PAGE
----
The day before yesterday I finally sent Assignment Five to my tutor, and to say I’m worried about it is an understatement. I like what I did, and I really enjoyed doing it, but I don’t know whether it will appeal to other people, or is even what the assessors are looking for in terms of the final assignment.
So…..now the nervous wait begins for another two weeks or so, and this is the part I like the least. Still, at least I have plenty to be getting on with in the meantime, having a load of books that I haven’t blogged yet, and thinking about how to present it all for assessment.
In this post you’ll find the assignment itself, but the layout has obviously been changed a little to the PDF that went to my tutor. I’ve put the page breaks in below just as a guide.
I also sent a Companion to Assignment 5 to my tutor which included camera settings, and a general report on how I found doing the assignment; challenges, any extra background info, my thoughts and reasons for doing something or not etc. This companion will be in the next post, so I won’t write anything else here as you can probably find it there.
Below is the assignment, beginning with the cover image which was full page in the original assignment:
Japan, a country which treasures its past, is facing a dilemma; whether to embrace a technological future, or to try and preserve its unique history and culture.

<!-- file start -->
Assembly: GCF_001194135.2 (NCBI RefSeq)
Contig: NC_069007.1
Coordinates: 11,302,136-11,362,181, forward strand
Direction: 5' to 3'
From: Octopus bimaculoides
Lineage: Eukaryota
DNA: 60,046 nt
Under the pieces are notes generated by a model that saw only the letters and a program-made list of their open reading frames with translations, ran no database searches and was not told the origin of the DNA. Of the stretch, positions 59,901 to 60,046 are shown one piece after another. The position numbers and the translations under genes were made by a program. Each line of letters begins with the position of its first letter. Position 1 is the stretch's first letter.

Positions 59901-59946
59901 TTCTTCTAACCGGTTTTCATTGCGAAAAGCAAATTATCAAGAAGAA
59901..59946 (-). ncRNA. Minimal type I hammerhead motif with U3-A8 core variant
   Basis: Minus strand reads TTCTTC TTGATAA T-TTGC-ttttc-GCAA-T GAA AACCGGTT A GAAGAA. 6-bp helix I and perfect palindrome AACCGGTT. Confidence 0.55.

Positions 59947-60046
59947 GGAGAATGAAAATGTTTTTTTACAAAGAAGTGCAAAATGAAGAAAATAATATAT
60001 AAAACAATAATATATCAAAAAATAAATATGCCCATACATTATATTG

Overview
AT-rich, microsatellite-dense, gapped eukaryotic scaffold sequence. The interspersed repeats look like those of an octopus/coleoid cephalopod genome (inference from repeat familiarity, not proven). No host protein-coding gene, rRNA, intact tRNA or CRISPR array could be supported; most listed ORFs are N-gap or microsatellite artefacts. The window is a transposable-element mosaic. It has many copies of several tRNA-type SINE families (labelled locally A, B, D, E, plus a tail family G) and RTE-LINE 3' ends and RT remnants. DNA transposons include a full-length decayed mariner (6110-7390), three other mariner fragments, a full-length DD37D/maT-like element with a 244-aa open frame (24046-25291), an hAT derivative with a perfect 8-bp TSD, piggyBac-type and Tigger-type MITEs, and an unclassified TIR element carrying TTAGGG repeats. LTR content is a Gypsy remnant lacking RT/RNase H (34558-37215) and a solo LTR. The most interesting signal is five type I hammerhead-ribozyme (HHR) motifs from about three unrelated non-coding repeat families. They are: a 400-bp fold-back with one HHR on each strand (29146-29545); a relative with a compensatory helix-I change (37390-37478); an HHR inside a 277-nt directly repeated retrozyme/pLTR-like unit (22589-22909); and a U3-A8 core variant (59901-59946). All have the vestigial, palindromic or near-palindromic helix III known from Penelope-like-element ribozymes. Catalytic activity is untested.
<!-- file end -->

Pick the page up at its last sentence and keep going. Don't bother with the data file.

The shinkansen (Bullet train) is symbolic of how Japan is being forced to adapt to the much faster pace of modern life.
Centuries old traditions like the green tea ceremony are being replaced by faster and more convenient ways of living; kaiten sushi being one example of how the once important ceremony has been taken out of meal times:
(Kaiten sushi (rotary sushi)
(A green tea ceremony in progress)
Keeping at the forefront of the technological race may be having a detrimental effect on traditional learning activities such as the soroban, (abacus- pictured above), and shodo, (Japanese calligraphy – pictured left) as smartphones, tablets, and computers are all being offered at discount prices at electronic superstores such as Yamada Denki, pictured below. People of all generations may be relying so much on computers that they could forget how to write kanji.
———————————————————————Schools and universities are trying to reignite interest in cultural hobbies such as shodo, soroban, the Japanese board game Igo, and Taiko drumming (both pictured below), by creating clubs for students to join.
However, more and more people are taking to more modern pursuits such as pachinko and karaoke to fill their free time:
(A karaoke venue in Kumamoto’s entertainment district)
(Above- pachinko has now become one of Japan’s most popular pastimes.)
Considering the rate at which modern life progresses, is it possible for Japan to maintain its ancient traditions, but also remain a leader in regards to modern industry and technology? Can it protect its own unique culture and identity, but also adapt to modernization?
At the moment, Japan is a country torn between two different paths; I wonder which one it will take?